Monday, July 19, 2010

Miliann Kang's "The Managed Hand"

Miliann Kang is Associate Professor of Women, Gender, Sexuality Studies at the University of Massachusetts, Amherst.

She applied the “Page 99 Test” to her new book, The Managed Hand: Race, Gender, and the Body in Beauty Service Work, and reported the following:
Page 99 falls in Chapter Three: “Hooked on Nails,” which profiles six different nail salon customers. Alexandra and Jamilla seem to represent polar opposites, one with demure French nails and the other with long, hand-painted acrylics, but in actuality they both conform to the feminine norms of their respective communities. Theresa’s and Brianna’s nails are layered over their conflicted identities as mothers, while Ella and Cheryl manicure their nails to fit into their positions in the workplace. Yet all of them insist that they do their nails for themselves, denying especially that men's approval is a factor. The chapter frames these women’s manicuring practices through the lens of Pierre Bourdieu’s work in Distinction: A Social Critique of the Judgment of Taste, which argues that our aesthetics are not simply personal tastes but are conditioned by our social positions. I apply his work to show that women’s nails are not simply superfluous markers but are key signifiers of gender, race and class identities.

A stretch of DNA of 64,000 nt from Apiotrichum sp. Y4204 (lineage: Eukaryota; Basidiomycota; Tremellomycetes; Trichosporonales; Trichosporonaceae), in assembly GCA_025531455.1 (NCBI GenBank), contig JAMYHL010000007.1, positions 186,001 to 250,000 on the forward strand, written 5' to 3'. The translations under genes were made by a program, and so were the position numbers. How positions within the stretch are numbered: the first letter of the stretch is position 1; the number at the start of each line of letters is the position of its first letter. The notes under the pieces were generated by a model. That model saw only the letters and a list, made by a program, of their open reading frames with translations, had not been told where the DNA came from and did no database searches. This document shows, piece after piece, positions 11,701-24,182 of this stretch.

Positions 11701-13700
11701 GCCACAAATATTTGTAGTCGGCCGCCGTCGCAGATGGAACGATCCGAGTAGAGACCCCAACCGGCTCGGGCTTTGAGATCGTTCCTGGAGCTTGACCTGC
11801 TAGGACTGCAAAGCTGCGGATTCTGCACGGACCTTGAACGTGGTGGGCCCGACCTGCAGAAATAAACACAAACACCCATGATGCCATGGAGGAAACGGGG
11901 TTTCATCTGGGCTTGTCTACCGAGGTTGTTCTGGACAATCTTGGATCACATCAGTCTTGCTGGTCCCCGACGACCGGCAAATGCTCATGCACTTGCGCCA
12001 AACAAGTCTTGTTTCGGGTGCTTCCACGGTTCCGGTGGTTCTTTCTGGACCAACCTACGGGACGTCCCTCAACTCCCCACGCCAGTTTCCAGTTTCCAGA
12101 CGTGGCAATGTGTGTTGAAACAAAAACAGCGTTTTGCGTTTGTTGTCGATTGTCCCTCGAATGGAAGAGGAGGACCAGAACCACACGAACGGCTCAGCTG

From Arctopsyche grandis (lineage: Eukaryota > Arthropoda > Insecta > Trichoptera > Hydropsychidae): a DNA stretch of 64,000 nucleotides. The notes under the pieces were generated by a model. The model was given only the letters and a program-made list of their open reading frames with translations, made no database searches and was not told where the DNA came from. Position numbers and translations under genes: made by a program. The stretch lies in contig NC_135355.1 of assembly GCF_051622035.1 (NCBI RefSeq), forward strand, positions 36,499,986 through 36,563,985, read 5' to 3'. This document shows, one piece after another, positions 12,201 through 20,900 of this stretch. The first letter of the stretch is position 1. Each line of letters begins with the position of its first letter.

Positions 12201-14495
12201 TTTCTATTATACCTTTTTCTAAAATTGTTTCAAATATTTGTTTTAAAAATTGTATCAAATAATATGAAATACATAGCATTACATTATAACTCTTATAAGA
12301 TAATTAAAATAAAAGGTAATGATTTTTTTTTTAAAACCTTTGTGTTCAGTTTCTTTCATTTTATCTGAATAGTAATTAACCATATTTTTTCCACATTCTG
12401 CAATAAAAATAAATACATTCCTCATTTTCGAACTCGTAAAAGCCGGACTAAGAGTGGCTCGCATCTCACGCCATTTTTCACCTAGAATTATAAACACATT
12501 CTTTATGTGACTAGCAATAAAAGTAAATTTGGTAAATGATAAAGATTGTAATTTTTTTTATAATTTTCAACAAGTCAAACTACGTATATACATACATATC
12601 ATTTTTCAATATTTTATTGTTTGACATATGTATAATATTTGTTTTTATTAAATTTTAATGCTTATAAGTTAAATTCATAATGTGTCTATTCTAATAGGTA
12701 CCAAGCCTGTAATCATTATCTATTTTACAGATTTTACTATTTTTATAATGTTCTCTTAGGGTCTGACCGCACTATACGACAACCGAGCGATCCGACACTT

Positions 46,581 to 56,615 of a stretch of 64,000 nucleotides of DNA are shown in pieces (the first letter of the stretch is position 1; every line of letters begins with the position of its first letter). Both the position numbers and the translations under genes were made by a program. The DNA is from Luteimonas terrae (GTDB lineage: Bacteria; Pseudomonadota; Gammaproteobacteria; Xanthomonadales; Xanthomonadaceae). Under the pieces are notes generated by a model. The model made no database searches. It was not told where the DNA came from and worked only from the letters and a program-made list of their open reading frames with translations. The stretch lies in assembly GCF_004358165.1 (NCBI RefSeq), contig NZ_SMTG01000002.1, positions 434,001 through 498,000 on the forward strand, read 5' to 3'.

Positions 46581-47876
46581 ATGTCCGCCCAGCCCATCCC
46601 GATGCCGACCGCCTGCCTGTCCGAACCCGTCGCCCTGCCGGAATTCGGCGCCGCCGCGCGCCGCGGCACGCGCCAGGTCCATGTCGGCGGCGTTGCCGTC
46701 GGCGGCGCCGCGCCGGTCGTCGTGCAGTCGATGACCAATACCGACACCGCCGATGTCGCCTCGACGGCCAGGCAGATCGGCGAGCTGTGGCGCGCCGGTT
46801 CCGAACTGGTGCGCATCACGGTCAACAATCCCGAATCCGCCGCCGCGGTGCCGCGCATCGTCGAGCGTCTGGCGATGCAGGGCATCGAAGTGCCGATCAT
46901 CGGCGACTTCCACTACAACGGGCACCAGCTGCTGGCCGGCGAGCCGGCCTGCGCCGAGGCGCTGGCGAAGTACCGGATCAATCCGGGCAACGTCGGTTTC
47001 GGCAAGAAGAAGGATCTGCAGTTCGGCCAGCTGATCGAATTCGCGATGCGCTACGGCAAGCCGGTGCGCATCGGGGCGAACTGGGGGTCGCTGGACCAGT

The book as a whole, however, does not only look at customers but also examines the experiences of manicurists (focusing on Asian immigrant women in New York City), interactions across the manicuring table, and developments in the nail salon industry writ large. I analyze the distinct kinds of work involved in these sites, particularly “emotional labor” and “body labor,” which reveal how intimate exchanges are increasingly commercialized and enacted between virtual strangers for a price.

The book concludes by asking, “What is a manicure worth?” and explores ways that this exchange can be more humanizing and equal for all parties involved. Rather than dismissing them as isolated, inconsequential services, the book regards manicures as an illuminating slice of social life in global cities.

I love the idea of this test and promptly flipped through the 99th page of a number of my favorite books to see how it applied. As for my book, The Managed Hand: Race, Gender, and the Body in Beauty Service Work, the test does not fully capture the content of the book but does highlight some key themes.
Learn more about The Managed Hand at the University of California Press website.

--Marshal Zeringue